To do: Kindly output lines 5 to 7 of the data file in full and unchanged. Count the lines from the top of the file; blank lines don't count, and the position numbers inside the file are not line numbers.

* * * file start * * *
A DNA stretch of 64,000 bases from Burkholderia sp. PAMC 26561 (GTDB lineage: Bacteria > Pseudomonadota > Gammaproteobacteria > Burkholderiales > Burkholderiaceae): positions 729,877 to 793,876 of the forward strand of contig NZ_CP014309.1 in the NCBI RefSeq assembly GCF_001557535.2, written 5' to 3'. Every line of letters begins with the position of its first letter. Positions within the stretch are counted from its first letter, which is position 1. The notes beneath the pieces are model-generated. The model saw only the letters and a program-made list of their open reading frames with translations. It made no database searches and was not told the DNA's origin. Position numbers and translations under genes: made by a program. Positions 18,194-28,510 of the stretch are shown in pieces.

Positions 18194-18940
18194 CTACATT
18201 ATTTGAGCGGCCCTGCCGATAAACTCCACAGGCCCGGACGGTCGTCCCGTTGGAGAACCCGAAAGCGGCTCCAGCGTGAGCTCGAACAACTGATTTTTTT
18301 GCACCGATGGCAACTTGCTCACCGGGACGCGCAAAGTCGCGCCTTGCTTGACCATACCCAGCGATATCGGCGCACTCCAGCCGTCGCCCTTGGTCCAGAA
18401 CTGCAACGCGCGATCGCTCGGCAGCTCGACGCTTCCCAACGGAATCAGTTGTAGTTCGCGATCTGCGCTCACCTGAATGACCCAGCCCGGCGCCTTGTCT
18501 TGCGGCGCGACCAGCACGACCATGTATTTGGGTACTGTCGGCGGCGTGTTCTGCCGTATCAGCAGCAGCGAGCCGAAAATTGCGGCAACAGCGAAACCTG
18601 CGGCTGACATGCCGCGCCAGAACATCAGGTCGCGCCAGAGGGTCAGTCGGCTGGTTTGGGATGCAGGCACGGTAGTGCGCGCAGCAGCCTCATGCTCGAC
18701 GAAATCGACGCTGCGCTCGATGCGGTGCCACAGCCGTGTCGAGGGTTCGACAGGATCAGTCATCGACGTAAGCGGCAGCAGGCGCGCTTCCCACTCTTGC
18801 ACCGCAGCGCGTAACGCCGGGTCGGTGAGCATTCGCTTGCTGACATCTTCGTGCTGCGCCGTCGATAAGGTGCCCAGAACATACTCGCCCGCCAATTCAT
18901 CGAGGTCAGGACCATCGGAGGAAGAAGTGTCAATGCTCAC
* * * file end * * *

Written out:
18301 GCACCGATGGCAACTTGCTCACCGGGACGCGCAAAGTCGCGCCTTGCTTGACCATACCCAGCGATATCGGCGCACTCCAGCCGTCGCCCTTGGTCCAGAA
18401 CTGCAACGCGCGATCGCTCGGCAGCTCGACGCTTCCCAACGGAATCAGTTGTAGTTCGCGATCTGCGCTCACCTGAATGACCCAGCCCGGCGCCTTGTCT
18501 TGCGGCGCGACCAGCACGACCATGTATTTGGGTACTGTCGGCGGCGTGTTCTGCCGTATCAGCAGCAGCGAGCCGAAAATTGCGGCAACAGCGAAACCTG